Billionaire Dallas Mavericks Owner Mark Cuban Admits Biggest Biz Mistake

Mark Cuban Mavericks

Getty Mark Cuban at the 2019 NBA Awards.

Steve Nash and Dirk Nowitzki together as Dallas Mavericks teammates was fun to watch.

From 2000-2003 the duo propelled the Mavs to 53, 57, and 60 wins, respectively.

The farthest that duo went was a Western Conference Finals appearance during the 2002-2003 season where they’d lose to eventual NBA Champion, San Antonio Spurs.

Now a Naismith Hall of Famer, during his NBA career, Nash was crowned the NBA’s Most Valuable Player twice, was named an eight-time NBA All-Star and a seven-time All-NBA selection.

After the 2003-04 season, Cuban received advice from medical professionals that suggested that Nash who was 30 at the time and his health might potentially break down sooner rather than later.

Cuban listened to that advice and instead of re-signing Nash, he decided to invest money in younger players rather than giving Nash a large contract.

Nash signed with the Phoenix Suns.

In a recent Q&A with Cuban, I asked the Mavs owner about his desire to keep Nash and Nowitzki together:

Brandon ‘Scoop B’ Robinson: Do you ever regret not keeping Dirk Nowitzki and Steve Nash together?

Mark Cuban:
Yes. Often. It was my biggest mistake.

Brandon ‘Scoop B’ Robinson: If you had kept them together, how many NBA Finals do you think that they could have won?

Mark Cuban:
16.

Nowitzki retired as a member of the Mavericks at the end of last season. He also helped with them an NBA Finals ring in 2011 when they defeated Dwyane Wade, LeBron James, Chris Bosh and the Miami Heat.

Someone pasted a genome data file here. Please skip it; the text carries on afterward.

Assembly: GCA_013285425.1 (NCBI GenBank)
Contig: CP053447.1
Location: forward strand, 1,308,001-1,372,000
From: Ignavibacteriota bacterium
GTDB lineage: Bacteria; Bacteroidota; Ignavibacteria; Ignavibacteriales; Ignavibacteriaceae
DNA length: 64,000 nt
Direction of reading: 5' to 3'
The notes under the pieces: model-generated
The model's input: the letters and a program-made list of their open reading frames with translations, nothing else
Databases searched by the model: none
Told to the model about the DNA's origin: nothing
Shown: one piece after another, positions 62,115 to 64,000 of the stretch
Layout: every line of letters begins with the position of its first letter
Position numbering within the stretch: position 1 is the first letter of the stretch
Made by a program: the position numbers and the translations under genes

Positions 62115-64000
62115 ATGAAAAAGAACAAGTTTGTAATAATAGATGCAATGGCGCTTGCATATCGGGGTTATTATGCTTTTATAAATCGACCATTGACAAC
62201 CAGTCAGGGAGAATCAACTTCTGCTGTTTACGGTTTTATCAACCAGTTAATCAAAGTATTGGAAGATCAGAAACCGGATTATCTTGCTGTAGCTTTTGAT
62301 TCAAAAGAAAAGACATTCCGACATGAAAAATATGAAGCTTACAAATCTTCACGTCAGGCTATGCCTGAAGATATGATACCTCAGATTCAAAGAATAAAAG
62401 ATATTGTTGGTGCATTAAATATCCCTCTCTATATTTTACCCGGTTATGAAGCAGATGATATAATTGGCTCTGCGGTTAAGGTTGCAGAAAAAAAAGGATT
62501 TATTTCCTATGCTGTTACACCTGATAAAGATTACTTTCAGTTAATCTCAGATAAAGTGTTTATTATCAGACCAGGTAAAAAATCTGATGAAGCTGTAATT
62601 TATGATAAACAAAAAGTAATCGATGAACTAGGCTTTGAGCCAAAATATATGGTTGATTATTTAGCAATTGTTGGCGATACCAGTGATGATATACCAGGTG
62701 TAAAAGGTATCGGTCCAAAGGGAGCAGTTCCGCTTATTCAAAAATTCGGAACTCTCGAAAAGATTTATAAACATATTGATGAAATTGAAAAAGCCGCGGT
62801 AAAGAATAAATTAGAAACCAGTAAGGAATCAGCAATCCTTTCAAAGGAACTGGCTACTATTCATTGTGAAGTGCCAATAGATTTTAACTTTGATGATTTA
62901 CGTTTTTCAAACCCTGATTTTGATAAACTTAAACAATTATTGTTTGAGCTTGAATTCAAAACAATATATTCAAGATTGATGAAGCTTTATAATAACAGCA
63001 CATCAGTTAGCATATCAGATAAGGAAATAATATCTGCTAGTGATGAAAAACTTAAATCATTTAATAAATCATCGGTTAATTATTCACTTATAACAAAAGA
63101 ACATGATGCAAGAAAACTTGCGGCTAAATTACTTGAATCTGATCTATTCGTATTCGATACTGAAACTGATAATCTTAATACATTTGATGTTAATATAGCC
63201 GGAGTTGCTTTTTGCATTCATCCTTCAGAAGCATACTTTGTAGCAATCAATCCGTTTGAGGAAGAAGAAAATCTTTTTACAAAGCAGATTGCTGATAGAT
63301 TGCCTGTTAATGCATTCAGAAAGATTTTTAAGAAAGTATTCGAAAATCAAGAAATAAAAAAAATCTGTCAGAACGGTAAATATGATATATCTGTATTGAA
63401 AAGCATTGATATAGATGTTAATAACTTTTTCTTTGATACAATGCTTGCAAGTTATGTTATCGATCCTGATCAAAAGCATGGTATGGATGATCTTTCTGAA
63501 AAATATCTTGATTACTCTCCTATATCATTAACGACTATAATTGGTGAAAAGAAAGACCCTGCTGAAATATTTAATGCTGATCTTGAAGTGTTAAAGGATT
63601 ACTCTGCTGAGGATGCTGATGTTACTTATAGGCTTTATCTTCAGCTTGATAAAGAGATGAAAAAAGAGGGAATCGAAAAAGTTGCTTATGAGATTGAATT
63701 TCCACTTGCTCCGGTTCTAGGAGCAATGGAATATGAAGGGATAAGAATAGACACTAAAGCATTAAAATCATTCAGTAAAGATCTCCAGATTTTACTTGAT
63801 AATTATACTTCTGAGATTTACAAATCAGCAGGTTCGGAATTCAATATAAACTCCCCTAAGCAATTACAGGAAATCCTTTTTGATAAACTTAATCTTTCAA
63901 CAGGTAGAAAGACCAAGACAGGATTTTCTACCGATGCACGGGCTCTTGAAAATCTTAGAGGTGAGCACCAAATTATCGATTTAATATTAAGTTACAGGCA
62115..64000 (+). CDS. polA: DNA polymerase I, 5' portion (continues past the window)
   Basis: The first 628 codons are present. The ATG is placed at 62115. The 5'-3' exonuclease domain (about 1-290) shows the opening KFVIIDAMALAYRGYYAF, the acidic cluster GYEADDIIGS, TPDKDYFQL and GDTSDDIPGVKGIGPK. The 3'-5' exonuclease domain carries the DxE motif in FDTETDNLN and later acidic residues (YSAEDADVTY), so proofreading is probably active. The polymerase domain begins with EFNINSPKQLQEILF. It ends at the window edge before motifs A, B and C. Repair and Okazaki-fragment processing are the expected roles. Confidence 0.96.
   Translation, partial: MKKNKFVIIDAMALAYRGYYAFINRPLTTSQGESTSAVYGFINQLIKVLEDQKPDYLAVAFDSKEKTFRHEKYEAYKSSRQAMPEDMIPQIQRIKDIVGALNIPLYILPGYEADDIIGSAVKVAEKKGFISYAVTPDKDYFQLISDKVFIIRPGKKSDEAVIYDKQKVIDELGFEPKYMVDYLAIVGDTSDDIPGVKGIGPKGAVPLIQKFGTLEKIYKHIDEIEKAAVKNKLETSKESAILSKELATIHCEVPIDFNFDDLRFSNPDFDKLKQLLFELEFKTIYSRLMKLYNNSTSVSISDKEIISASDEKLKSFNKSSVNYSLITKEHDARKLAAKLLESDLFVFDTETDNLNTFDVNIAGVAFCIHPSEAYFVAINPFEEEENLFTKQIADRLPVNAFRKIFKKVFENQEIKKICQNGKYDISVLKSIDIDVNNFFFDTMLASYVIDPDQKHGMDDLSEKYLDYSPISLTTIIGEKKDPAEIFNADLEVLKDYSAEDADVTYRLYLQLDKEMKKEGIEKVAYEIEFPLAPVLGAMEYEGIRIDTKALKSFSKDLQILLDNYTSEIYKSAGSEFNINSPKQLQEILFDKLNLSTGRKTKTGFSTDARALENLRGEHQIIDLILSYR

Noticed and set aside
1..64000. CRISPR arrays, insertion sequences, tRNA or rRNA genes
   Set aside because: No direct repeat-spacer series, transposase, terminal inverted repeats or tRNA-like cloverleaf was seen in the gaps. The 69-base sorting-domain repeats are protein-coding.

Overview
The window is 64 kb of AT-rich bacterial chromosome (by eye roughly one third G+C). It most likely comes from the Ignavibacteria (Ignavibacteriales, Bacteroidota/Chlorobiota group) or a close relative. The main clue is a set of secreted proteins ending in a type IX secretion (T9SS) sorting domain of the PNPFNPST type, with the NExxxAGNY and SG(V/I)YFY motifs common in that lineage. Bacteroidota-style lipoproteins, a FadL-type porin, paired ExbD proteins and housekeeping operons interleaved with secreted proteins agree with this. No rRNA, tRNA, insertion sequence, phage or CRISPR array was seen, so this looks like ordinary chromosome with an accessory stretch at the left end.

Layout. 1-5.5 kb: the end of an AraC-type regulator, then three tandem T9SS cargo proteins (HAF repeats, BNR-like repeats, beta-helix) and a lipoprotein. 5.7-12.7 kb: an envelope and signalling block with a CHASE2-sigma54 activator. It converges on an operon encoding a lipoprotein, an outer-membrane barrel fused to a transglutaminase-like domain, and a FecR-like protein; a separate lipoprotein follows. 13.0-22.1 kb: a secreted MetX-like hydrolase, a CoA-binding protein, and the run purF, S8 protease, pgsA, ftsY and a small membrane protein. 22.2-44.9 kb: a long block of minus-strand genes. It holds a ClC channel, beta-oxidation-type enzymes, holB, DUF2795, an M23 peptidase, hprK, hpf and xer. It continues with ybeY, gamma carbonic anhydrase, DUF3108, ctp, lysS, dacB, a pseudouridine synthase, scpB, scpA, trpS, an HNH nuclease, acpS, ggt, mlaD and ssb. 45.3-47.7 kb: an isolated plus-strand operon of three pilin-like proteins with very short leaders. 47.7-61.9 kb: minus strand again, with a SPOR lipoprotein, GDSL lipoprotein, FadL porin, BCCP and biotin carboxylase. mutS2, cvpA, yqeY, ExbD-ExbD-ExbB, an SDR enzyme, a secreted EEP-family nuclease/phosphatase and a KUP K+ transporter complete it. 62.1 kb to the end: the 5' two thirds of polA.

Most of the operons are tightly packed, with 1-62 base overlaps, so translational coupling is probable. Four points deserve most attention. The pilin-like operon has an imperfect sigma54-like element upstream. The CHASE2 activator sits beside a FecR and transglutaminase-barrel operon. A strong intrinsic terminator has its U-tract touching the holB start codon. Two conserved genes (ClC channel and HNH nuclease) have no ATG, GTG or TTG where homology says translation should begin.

In an interview with Cuban back in 2016, the Mavs owner told me that he overpaid Nowitzki because of his years of service in Dallas. “Dirk wasn’t even in the country and people couldn’t even reach him when free agency started,” Mark Cuban told me.

“I basically told him, look, you tell me the price and it actually started lower. His agent said ‘how about this much’ and we said ‘we’ll have a little more money, we’ll give you more’ and as the numbers started getting bigger and bigger, it was like ‘what about this number?’ ‘We’ll give you more.’ Finally, it was like ‘this is what we got left, take it!’ We wanted to make it a two-year deal with a team option so that people wouldn’t speculate that he was going to retire because Dirk is the type of guy, he’s just a good guy. He would hate going city to city to city and everyone asking him if he was going to retire because he has no intention of retiring after this year and, with the team option that we have, he gave us the flexibility that said ‘if we find somebody that we can send the money to that he likes, we all like, then let’s do it and if not, let’s give the money to Dirk again which I’m fine with too.”

Nash is most noted for his time with the Phoenix Suns. Amare Stoudemire valued his time teamed with Nash.

“My first three years, I didn’t completely understand what we were doing,”Stoudemire told me.

“But we were doing something special. At the time it was happening so fast, we didn’t really know exactly what was going on until year two or year three.”